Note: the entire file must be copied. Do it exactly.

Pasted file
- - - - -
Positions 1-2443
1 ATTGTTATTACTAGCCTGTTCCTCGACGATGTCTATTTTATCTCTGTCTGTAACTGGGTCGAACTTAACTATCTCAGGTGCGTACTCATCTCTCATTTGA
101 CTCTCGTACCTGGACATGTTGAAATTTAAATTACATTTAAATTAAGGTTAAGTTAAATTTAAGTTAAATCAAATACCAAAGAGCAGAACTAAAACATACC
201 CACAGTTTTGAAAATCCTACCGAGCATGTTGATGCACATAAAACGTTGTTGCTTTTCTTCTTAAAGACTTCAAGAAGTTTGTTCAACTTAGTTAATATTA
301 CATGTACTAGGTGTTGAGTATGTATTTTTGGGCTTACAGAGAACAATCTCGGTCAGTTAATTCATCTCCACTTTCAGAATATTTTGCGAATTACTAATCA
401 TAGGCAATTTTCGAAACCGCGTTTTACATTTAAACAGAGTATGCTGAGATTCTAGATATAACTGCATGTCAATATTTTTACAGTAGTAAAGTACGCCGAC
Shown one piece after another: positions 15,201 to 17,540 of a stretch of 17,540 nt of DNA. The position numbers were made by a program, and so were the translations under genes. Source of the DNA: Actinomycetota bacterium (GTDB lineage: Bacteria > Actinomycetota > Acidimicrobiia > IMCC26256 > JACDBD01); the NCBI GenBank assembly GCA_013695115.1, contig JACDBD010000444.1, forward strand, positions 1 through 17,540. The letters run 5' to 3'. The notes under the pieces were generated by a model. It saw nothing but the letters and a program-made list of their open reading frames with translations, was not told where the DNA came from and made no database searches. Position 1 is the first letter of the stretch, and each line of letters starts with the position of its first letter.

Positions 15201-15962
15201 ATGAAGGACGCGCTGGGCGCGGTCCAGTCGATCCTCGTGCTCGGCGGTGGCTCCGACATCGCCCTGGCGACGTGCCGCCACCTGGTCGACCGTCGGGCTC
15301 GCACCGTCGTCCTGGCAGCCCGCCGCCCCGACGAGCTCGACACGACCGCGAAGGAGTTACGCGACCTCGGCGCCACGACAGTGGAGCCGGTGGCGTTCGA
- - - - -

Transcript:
Positions 1-2443
1 ATTGTTATTACTAGCCTGTTCCTCGACGATGTCTATTTTATCTCTGTCTGTAACTGGGTCGAACTTAACTATCTCAGGTGCGTACTCATCTCTCATTTGA
101 CTCTCGTACCTGGACATGTTGAAATTTAAATTACATTTAAATTAAGGTTAAGTTAAATTTAAGTTAAATCAAATACCAAAGAGCAGAACTAAAACATACC
201 CACAGTTTTGAAAATCCTACCGAGCATGTTGATGCACATAAAACGTTGTTGCTTTTCTTCTTAAAGACTTCAAGAAGTTTGTTCAACTTAGTTAATATTA
301 CATGTACTAGGTGTTGAGTATGTATTTTTGGGCTTACAGAGAACAATCTCGGTCAGTTAATTCATCTCCACTTTCAGAATATTTTGCGAATTACTAATCA
401 TAGGCAATTTTCGAAACCGCGTTTTACATTTAAACAGAGTATGCTGAGATTCTAGATATAACTGCATGTCAATATTTTTACAGTAGTAAAGTACGCCGAC
Shown one piece after another: positions 15,201 to 17,540 of a stretch of 17,540 nt of DNA. The position numbers were made by a program, and so were the translations under genes. Source of the DNA: Actinomycetota bacterium (GTDB lineage: Bacteria > Actinomycetota > Acidimicrobiia > IMCC26256 > JACDBD01); the NCBI GenBank assembly GCA_013695115.1, contig JACDBD010000444.1, forward strand, positions 1 through 17,540. The letters run 5' to 3'. The notes under the pieces were generated by a model. It saw nothing but the letters and a program-made list of their open reading frames with translations, was not told where the DNA came from and made no database searches. Position 1 is the first letter of the stretch, and each line of letters starts with the position of its first letter.

Positions 15201-15962
15201 ATGAAGGACGCGCTGGGCGCGGTCCAGTCGATCCTCGTGCTCGGCGGTGGCTCCGACATCGCCCTGGCGACGTGCCGCCACCTGGTCGACCGTCGGGCTC
15301 GCACCGTCGTCCTGGCAGCCCGCCGCCCCGACGAGCTCGACACGACCGCGAAGGAGTTACGCGACCTCGGCGCCACGACAGTGGAGCCGGTGGCGTTCGA